Tang says, “We have connections to several professors of medical data informatics and computer programmeming in the United States and South Africa.  Once or twice a week, we schedule lectures – in the afternoon in Rwanda and in the early morning in the USA. Before the lecture time, the professor emails the PowerPoint slide lectures for us to upload in the Rwanda.  Then we project the PowerPoint slides in the classroom using a projector. We connect to the professor using SKYPE and broadcast his/her voice using speakers. Then the professor lectures about one hour on a topic.  Afterwards, we spend 30 minutes in question and answer session, where the students ask to the professor question and the professor responds.”

She adds that, “so far, it has been effective in teaching bioinformatics information, since this is a specialty area.  This information is important for our E-Health: Software development and implementation course, which is training computer programmemers to know how to develop software for OpenMRS (medical record system) and using the medical data to do analysis.”

Thanks to technology today a group of software developing students can be taught by the world’s leading professor in the field without incurring the expenses of travel and accommodation to foreign countries.Distant learning has ensured quality education to students without ‘denting’ their pockets.

The African Virtual University

The African Virtual University is a first attempt to apply technology in higher institutions of learning as a way of providing education across many nations in Africa. The university was initially a project by the World Bank but has now been transformed into an intergovernmental institution.

African Virtual University has around thirty learning centres in 15 African countries via the internet to universities in Europe, Canada, and the United States. Headquarters of the programme is situated in Nairobi, Kenya.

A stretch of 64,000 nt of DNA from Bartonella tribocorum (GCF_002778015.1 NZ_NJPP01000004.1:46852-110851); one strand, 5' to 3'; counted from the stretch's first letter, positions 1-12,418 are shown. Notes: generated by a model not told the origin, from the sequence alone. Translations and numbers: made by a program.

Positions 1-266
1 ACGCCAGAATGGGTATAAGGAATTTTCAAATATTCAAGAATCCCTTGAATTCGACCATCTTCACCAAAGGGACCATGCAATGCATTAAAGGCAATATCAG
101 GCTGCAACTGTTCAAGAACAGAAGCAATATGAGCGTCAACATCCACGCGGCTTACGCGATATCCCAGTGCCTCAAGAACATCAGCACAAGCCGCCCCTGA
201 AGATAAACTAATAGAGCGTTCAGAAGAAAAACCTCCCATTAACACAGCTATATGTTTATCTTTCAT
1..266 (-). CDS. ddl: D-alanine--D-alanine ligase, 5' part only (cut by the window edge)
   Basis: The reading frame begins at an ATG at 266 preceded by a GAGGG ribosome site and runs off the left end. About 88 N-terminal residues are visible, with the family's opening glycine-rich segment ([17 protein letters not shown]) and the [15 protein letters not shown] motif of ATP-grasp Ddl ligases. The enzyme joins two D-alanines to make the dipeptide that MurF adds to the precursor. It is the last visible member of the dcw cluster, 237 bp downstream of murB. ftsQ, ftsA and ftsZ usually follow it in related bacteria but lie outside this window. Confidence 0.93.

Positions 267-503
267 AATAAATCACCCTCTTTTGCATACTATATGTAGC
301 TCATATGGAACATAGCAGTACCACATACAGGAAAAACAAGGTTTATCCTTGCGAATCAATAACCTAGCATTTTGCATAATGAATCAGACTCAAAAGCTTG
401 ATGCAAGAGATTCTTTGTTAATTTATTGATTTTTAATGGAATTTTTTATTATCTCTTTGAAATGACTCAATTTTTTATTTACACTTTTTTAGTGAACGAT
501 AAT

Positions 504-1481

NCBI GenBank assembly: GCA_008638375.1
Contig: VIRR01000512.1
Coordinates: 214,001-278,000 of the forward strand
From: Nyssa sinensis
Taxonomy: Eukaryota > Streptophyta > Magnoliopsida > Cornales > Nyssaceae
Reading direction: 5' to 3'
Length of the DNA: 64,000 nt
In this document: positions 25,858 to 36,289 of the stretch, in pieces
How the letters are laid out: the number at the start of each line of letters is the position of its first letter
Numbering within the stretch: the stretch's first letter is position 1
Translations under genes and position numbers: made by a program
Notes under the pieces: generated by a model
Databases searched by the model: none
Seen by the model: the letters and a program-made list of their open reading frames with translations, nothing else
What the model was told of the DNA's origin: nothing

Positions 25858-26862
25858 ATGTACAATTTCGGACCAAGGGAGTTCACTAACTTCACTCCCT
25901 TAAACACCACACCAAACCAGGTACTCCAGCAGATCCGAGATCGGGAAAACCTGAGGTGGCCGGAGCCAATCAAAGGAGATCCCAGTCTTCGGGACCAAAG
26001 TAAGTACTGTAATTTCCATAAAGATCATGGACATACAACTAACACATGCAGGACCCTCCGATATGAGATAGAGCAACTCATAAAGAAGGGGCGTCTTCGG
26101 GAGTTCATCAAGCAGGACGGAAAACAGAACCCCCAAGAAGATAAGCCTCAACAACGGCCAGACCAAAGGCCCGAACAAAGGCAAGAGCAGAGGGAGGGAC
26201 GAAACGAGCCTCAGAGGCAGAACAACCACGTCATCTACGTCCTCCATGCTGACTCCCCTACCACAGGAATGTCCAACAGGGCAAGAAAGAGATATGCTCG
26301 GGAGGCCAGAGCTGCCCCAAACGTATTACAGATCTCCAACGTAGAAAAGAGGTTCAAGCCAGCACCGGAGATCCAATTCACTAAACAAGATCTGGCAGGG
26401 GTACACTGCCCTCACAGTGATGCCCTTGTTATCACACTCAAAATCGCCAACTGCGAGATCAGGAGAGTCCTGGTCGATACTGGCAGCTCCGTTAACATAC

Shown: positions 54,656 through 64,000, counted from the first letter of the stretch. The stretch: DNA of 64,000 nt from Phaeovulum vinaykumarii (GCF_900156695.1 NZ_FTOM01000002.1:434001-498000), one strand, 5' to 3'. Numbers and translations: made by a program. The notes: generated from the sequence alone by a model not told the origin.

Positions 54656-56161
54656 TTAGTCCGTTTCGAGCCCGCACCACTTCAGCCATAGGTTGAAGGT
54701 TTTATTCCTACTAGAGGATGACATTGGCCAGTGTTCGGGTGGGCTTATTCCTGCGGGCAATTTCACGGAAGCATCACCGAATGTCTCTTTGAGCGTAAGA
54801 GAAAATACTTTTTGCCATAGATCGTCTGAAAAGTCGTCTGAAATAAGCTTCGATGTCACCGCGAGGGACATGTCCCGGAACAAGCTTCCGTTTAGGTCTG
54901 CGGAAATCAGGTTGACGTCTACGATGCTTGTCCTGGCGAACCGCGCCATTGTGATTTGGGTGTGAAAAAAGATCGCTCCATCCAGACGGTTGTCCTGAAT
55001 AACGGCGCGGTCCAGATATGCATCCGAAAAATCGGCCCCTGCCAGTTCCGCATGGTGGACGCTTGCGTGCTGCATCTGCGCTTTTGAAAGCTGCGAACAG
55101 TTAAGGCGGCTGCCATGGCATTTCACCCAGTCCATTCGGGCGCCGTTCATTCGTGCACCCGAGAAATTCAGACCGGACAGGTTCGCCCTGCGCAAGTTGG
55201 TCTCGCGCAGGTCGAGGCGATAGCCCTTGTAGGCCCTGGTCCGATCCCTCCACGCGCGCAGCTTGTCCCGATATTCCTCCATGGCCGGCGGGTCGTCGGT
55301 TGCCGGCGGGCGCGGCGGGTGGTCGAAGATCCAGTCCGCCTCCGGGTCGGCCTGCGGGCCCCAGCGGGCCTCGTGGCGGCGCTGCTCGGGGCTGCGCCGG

The initial aim of the project was to bring world class instruction - mainly in Engineering, Computer Science, Information Technology, Business Studies, and Health - from institutions around the world to learning institutions in Africa, through the use of satellite and e-mail, fax and phone lines.

The integration of satellite and computer technologies allows for cost-effective and quality transmission of video and data resources to support student learning. Live and videotaped instructions are provided by programme affiliate institutions in the U.S. and Europe.

Local institutions and other organisations in Africa provide administrative, academic, and technical staff to support operations of the university.

The mission of the partnering universities is to use the modern information technology to increase access to educational resources throughout Sub Saharan Africa.

The university has the largest network of Open Distance and e-Learning institutions in Africa.

This university maybe the first of its kind but definitely not the last and as technology advances in Africa it is hoped that more efficient applications will emerge to support education and to give students better quality educational options.

Contact: pgathoni@gmail.com